The NASA Space Station Peanuts limited edition is made with 22 paint colors and 3 ink colors and special wash effects to recreate Pig Pen’s dust, and it takes days to complete each individual piece of art. The background is a reproduction of an original background used in the original featurette.
This new limited edition was designed by animation director, Larry Leichliter. Using artwork from the studio archives, including publicity drawings, original key pose sheets and an original background, Larry designed the Character Layout drawing for the animation cels and the Key Pose Model Sheet.
You can find buy or learn more about the new NASA Space Station Peanuts limited edition “Mission Control: We’re Ready for Assignment” by going HERE.
What is fascinating about Charles Schulz and his strong, long-lasting connection with NASA is how he was so committed to space exploration, and getting the public involved. Not only did he create the space-related comic strips that sparked his collaboration, then allowed his characters to be used for Apollo 10, he got involved in promoting the NASA project to construct a permanently crewed Earth-orbiting quite early. Reagan approved the Space Station Freedom project in 1984, and This is America, Charlie Brown: The NASA Space Station premiered in 1988. That was a lot of faith in the project coming to fruition. Basically, he was following the philosophy of “If you build it, they will come”, only the animation came first, and the space station followed… but then again, everyone follows Snoopy!
Lee Mendelson spoke about Schulz’s commitment to the project:
“They were building the station when Bill and I visited there in Houston. Nasa warned me that it might never work. I asked Sparky if we wanted to take the chance to do a show about a subject that might not ever happen. He said, “Absolutely. We have to back the efforts of these people.” He had great confidence as was proven earlier when he let Apollo 10 use Charlie Brown and Snoopy with the great risk involved If it failed.”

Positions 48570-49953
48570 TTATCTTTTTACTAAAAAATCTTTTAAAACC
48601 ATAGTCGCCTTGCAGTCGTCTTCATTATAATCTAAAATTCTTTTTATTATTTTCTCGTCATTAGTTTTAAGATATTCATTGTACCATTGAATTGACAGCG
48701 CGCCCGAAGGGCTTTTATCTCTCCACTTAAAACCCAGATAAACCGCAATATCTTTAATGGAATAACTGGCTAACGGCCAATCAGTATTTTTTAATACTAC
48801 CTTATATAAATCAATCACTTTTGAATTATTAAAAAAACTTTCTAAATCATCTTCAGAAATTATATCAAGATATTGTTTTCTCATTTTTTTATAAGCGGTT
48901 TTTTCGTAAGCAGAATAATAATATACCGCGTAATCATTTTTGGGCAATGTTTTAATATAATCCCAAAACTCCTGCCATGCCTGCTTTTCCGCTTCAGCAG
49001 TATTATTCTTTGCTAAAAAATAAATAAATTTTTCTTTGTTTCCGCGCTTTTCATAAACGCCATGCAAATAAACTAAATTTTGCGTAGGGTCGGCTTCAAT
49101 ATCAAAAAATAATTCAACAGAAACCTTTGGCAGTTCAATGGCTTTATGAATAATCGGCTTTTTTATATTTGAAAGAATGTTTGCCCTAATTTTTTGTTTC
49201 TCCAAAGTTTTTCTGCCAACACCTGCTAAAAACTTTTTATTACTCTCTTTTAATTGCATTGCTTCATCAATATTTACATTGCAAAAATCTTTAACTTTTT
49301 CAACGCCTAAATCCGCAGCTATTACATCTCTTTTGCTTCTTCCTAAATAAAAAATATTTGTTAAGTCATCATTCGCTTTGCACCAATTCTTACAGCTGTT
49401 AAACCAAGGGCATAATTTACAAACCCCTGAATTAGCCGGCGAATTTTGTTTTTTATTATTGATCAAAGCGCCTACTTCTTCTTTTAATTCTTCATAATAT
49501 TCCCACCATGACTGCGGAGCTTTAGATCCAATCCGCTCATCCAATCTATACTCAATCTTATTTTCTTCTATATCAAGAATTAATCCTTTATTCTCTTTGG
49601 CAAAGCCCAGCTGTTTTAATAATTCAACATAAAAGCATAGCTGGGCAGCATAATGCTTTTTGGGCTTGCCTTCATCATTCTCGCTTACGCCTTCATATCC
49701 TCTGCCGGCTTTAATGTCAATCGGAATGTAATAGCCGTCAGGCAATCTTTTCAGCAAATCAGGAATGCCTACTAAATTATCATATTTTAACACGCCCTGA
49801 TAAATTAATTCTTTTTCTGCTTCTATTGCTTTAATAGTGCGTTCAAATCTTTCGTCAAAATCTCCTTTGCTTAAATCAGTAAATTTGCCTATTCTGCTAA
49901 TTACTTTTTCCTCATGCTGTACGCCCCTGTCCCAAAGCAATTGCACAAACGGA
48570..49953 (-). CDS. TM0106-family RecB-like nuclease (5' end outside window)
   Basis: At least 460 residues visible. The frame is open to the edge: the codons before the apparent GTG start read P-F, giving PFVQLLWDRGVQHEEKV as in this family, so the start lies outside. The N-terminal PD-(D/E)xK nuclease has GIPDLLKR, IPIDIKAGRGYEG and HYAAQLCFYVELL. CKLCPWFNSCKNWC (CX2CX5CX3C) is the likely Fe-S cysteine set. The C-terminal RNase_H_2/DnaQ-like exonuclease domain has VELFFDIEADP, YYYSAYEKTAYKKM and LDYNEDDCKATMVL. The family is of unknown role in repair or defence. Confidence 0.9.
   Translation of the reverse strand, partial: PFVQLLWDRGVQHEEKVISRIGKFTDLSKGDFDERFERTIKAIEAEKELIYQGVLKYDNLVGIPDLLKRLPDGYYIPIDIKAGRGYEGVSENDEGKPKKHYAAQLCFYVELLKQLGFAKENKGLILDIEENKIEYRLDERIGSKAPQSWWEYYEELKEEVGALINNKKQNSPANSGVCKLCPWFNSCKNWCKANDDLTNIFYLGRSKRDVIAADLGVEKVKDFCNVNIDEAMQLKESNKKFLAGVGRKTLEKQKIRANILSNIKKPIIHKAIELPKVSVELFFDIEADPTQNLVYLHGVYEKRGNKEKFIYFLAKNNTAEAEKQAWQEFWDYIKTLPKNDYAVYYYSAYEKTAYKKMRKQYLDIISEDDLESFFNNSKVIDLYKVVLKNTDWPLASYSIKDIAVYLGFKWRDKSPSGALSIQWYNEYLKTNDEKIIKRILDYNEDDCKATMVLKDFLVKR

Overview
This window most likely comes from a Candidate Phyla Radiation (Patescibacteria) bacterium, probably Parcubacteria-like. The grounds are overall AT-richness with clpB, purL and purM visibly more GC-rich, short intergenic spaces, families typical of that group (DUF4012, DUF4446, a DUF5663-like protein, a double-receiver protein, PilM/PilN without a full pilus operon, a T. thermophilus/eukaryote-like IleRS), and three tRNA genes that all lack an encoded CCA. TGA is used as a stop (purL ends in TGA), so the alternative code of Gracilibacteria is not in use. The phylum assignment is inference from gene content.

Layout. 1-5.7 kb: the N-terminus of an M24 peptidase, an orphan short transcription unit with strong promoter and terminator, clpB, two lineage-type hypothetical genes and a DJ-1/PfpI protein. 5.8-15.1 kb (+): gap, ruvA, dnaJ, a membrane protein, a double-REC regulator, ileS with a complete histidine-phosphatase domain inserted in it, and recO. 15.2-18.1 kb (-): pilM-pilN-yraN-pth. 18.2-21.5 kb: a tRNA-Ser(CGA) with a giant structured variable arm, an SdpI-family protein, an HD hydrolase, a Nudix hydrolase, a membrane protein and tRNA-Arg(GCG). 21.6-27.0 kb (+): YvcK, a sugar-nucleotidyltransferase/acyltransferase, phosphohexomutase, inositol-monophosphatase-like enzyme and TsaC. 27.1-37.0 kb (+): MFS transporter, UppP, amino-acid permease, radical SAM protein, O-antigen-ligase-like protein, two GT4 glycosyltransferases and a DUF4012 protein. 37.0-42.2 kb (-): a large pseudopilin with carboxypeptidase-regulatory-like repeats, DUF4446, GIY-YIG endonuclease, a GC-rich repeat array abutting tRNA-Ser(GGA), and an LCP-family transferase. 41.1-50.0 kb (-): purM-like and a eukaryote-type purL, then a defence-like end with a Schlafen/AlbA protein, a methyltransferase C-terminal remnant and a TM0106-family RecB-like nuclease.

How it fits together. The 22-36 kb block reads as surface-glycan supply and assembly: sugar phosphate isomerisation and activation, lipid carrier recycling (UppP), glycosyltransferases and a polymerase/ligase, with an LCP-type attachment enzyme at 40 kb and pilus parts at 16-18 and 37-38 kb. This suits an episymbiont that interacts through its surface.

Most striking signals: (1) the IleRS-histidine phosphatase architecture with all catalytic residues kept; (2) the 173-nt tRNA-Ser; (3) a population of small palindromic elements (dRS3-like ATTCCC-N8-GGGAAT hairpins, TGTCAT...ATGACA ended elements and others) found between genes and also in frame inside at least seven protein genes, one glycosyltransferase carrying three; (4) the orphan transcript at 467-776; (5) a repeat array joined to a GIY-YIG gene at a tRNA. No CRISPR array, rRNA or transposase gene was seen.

After budget cuts that put the project on hold, several times when the whole project was almost completely scrapped, the Clinton Administration announced the transformation of Space Station Freedom to the International Space Station, with Russia becoming part of the project. The first components of the ISS were launched into orbit in 1988, with the first long-term residents arriving in November of 2000.
The Peanuts characters worked on the space station all the way back in 1988, a full 12 years before NASA astronaut Bill Shepherd, and Roscosmos cosmonauts Sergei Krikalev and Yuri Gidzenko of Roscomos began their residency on the orbiting laboratory. In a way, Charlie Brown, Lucy, Linus, Sally, Peppermint Patty, Pig Pen, Franklin, and Snoopy were the space station’s ‘real’ first residents!
There are also a very few great This is America, Charlie Brown: The NASA Space Station Peanuts production cels available. Here are a few we have right now, and please contact us via email to check availability for all Peanuts animation art.
I love knowing that Schulz and his wife Jeannie went to NASA in the late 90s for the opening of an exhibit on Peanuts and NASA that was proudly on display there. The Space Administration genuinely loved Charlie Brown and the whole Peanuts gang.
Perhaps it seems odd or even in bad taste to think and talk about cartoons during such troubled times. For some, that may be true. But I’ll finish this blog about space, NASA and Peanuts with a very personal story. Many of you know I’ve had the gallery for over 27 years. Earlier in our time being open, my 16-year-old sister was killed in a car accident. She died right in the car, before she could even be taken to the hospital. I was at the gallery at the time, and my father had to call me and tell me the news. It was one of the worst days of my life. For a while, it was really hard to come into the gallery, and sit surrounded by animation and film art. It didn’t take very long, however, to discover that these pop culture references, these nostalgic, joyful images put things in perspective. I could look around and be surrounded by joyful memories, and it helped. It really did. It’s in the joyful living that we express why it is so important to be free, be healthy, and be safe. The fact that we can and do actively reach for joy is why it is important to stand up for those who can’t. Whether it is the risk of sickness or the risk of bodily harm, we owe it to folks at risk to stand for them. We owe it to those who are no longer here to embrace joy wherever and whenever we can. If that’s watching a Snoopy cartoon, or the SpaceX launch, so be it.
With that in mind, here is Snoopy doing the happy dance at the COVID Comfort Cartoon: